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Community and Q&A

Constructing an Overroof

James Fugate | Posted in Energy Efficiency and Durability on

My family purchased a rehab house in western New York (Zone 5) that we are currently gutting. We’re not flippers – just want to create a nice, affordable, energy-efficient home). My question is related to getting the roof up to energy code (R-49) at least, hopefully more.

A brief description: The roof of the 1900 home is constructed with 2 x 4 rafters 24″ O.C. The upper story has a knee wall with a sloping ceiling following the roof up to the 8′ ceiling joists. The two one-story rooms on either side of the center house have low-sloping roofs and uncomfortably low ceilings. If I remove the ceilings from the side rooms, then it seems that creating an unvented hot roof makes the most sense for this roof configuration.

Please open the attached (virus-free) pdf sketch for clarification.

The 2 x 4 rafters do not provide enough depth for insulation to meet code even if I use closed-cell spray foam, which is really expensive anyway. I like the idea of putting rigid insulation on top of the roof deck, but I would need 8 inches of rigid insulation to reach code minimums, and that would also be quite expensive.

I’ve read about Larsen trusses, but every article I’ve seen talks about adding Larsen trusses to exterior walls. Can Larsen trusses be added to the roof? I could site-build Larsen trusses out of 2×2’s and osb, and then fill the cavities with inexpensive fiberglass or cellulose. If I fur down the existing rafters a couple of inches, the Larsen trusses would need to be 9″ depth to give me a total depth of 14 inches, enough for low-cost R-3.5/inch insulation to reach code minimum R-49. The top of the Larsen trusses could be topped with a waterproof smart vapor barrier membrane, 1 x 3 purlins, and through-fastened metal roofing. Alternatively, I may top the Larsen trusses with tapped Zip-system sheathing to create a solid deck.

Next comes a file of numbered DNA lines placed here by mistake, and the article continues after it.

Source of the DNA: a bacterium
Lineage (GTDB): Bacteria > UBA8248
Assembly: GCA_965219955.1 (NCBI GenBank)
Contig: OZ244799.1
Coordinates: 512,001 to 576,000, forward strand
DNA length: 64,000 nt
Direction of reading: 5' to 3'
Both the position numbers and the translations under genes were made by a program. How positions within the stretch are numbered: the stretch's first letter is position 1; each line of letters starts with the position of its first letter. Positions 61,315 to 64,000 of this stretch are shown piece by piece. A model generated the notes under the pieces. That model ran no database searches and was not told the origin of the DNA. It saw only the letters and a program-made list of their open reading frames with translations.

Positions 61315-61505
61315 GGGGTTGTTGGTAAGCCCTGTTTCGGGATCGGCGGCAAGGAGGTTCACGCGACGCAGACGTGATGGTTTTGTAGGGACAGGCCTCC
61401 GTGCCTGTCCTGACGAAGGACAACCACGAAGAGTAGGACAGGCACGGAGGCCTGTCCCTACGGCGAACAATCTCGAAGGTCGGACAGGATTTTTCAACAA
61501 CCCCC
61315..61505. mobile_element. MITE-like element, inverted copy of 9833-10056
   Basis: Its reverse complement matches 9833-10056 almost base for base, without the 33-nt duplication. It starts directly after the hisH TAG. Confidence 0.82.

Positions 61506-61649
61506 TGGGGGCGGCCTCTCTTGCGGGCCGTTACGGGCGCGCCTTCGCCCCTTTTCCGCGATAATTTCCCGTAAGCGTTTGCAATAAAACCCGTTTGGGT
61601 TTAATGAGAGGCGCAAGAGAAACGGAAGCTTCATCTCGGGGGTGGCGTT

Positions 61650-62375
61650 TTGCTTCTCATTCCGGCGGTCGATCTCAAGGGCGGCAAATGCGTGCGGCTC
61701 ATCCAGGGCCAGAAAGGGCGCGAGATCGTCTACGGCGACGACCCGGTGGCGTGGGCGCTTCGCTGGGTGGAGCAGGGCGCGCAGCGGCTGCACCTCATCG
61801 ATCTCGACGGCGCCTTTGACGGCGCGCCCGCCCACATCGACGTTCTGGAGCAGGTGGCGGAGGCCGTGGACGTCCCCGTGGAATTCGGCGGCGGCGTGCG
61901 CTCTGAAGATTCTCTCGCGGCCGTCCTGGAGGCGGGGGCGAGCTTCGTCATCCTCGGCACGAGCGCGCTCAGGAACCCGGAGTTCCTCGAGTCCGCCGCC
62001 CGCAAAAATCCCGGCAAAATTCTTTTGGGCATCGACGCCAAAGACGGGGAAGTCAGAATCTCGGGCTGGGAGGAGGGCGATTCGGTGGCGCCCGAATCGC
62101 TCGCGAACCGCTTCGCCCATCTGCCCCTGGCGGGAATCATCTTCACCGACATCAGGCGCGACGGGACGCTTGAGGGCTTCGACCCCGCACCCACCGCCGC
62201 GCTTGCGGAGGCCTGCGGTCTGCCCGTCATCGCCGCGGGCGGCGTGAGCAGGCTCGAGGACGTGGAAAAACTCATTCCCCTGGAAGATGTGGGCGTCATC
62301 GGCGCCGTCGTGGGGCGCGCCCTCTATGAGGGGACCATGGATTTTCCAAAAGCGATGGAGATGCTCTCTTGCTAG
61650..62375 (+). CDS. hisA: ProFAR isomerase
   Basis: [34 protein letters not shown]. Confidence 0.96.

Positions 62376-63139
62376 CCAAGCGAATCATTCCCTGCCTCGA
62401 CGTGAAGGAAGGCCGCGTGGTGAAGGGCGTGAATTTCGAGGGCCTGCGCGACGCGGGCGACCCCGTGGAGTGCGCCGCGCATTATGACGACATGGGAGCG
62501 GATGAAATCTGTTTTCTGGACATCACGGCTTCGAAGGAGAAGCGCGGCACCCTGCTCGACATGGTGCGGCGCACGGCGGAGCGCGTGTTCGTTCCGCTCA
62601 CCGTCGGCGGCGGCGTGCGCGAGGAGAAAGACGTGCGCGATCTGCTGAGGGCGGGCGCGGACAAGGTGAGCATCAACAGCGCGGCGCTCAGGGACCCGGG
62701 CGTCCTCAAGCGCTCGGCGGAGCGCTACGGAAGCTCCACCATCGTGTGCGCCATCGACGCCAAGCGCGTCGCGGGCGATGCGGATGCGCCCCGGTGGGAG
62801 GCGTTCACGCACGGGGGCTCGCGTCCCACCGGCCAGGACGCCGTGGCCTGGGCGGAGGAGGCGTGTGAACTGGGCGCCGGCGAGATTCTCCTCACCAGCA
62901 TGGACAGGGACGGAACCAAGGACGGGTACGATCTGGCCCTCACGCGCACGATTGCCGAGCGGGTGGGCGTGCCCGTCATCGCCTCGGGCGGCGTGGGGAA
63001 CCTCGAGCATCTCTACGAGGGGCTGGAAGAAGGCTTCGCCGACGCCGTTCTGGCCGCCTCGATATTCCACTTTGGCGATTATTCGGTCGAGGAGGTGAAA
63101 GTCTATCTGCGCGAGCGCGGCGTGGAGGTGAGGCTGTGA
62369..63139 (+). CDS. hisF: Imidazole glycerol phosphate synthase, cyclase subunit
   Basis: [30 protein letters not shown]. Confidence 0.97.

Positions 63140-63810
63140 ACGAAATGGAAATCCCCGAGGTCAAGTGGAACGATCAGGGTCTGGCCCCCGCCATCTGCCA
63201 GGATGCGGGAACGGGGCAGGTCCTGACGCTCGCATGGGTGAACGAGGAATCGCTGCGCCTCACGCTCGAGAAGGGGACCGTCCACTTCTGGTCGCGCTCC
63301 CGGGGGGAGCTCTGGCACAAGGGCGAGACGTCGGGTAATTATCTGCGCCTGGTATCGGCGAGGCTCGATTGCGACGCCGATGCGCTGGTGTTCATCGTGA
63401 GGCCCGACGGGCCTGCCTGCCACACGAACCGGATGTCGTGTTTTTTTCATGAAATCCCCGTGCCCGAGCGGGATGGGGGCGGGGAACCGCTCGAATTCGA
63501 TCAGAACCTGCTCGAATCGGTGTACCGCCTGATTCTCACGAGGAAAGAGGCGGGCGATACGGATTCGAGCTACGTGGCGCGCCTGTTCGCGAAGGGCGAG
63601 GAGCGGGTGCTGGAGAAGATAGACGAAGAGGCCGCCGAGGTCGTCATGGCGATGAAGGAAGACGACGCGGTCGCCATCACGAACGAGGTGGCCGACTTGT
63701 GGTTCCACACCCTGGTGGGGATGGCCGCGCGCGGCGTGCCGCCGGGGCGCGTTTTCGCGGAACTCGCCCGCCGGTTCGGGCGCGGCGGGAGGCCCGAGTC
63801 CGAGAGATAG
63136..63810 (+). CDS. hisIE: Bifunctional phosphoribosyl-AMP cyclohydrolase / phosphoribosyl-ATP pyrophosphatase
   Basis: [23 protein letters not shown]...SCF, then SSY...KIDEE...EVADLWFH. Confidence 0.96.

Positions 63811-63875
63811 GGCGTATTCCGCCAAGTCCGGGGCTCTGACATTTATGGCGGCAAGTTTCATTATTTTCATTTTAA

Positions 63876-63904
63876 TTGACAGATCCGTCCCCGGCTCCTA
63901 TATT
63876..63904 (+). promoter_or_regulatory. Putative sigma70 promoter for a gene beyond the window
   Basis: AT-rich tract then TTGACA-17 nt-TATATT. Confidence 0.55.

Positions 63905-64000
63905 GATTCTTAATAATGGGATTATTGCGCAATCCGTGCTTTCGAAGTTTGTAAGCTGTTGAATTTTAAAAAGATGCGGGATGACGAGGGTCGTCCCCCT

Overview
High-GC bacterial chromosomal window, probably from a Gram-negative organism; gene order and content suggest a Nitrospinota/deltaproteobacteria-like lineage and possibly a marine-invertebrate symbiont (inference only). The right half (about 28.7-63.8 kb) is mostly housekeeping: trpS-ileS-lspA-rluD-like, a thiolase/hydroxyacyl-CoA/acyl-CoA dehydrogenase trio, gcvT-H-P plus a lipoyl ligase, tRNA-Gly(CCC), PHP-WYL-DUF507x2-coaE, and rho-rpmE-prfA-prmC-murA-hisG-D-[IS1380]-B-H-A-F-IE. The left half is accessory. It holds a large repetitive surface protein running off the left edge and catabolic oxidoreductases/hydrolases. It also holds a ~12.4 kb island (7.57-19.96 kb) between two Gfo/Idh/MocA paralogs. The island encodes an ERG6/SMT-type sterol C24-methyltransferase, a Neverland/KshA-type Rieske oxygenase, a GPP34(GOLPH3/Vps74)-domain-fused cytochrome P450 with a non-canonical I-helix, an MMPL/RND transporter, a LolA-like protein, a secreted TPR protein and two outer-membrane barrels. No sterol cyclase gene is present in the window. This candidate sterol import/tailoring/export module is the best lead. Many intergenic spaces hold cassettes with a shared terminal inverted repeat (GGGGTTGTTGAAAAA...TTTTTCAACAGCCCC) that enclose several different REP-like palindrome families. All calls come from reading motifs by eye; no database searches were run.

I do understand that the Larsen trusses on the roof will become structural, unlike when applied to the exterior wall. I may consider purchasing I-joists or simply using dimensional lumber. One advantage to creating a structural overroof, is that the slopes of the lower roofs can be improved and the overall roof structure will become stronger.

I have no idea what my code official will say about this scheme, but I thought I would ask here first.

What am I missing?

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Replies

  1. Steve Knapp CZ 3A Georgia | | #1

    James,

    Just an FYI... Reclaimed foam is often available at half to a third the cost of new foam. This may help with the cost issue.

  2. GBA Editor
    Martin Holladay | | #2

    James,
    Q. "Can Larsen trusses be added to the roof?"

    A. Not without consulting an engineer. The easiest solution is just to buy some I-joists and use them as rafters.

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